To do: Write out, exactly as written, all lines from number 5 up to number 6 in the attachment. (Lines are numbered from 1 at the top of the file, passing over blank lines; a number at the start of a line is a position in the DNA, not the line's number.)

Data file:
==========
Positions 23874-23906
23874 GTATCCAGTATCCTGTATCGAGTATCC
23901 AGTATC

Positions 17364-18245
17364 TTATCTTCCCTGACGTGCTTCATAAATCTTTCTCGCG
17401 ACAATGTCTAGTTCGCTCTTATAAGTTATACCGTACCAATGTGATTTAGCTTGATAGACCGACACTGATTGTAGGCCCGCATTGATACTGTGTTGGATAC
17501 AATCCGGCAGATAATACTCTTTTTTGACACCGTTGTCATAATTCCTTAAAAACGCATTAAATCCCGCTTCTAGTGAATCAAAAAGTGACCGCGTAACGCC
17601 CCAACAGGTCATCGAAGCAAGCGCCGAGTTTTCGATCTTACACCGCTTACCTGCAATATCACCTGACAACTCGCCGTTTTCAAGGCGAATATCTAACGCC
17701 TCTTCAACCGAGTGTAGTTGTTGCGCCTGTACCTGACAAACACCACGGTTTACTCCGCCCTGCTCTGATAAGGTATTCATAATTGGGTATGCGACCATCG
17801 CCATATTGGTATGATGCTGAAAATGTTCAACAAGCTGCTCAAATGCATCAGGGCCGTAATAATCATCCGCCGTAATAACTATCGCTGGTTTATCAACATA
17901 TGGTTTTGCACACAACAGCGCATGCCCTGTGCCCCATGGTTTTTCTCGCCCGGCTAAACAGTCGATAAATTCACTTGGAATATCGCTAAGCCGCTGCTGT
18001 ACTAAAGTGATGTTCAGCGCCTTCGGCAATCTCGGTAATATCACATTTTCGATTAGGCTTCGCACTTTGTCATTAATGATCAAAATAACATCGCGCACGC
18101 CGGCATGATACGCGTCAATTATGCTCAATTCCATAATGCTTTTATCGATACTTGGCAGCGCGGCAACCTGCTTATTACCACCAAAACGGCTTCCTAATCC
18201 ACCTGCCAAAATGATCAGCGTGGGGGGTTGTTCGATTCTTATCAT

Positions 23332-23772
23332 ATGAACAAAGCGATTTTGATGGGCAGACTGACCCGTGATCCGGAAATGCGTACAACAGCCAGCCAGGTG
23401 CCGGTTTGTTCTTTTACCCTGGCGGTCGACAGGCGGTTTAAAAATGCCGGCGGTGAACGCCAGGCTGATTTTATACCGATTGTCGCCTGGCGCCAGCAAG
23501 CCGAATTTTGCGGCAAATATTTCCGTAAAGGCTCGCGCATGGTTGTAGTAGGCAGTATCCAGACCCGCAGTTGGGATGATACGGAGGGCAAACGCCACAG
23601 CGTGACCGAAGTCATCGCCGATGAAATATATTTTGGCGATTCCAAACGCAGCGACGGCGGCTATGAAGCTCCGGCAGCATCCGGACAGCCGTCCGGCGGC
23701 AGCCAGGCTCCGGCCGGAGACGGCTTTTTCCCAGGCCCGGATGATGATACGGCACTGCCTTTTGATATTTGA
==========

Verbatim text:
17364 TTATCTTCCCTGACGTGCTTCATAAATCTTTCTCGCG
17401 ACAATGTCTAGTTCGCTCTTATAAGTTATACCGTACCAATGTGATTTAGCTTGATAGACCGACACTGATTGTAGGCCCGCATTGATACTGTGTTGGATAC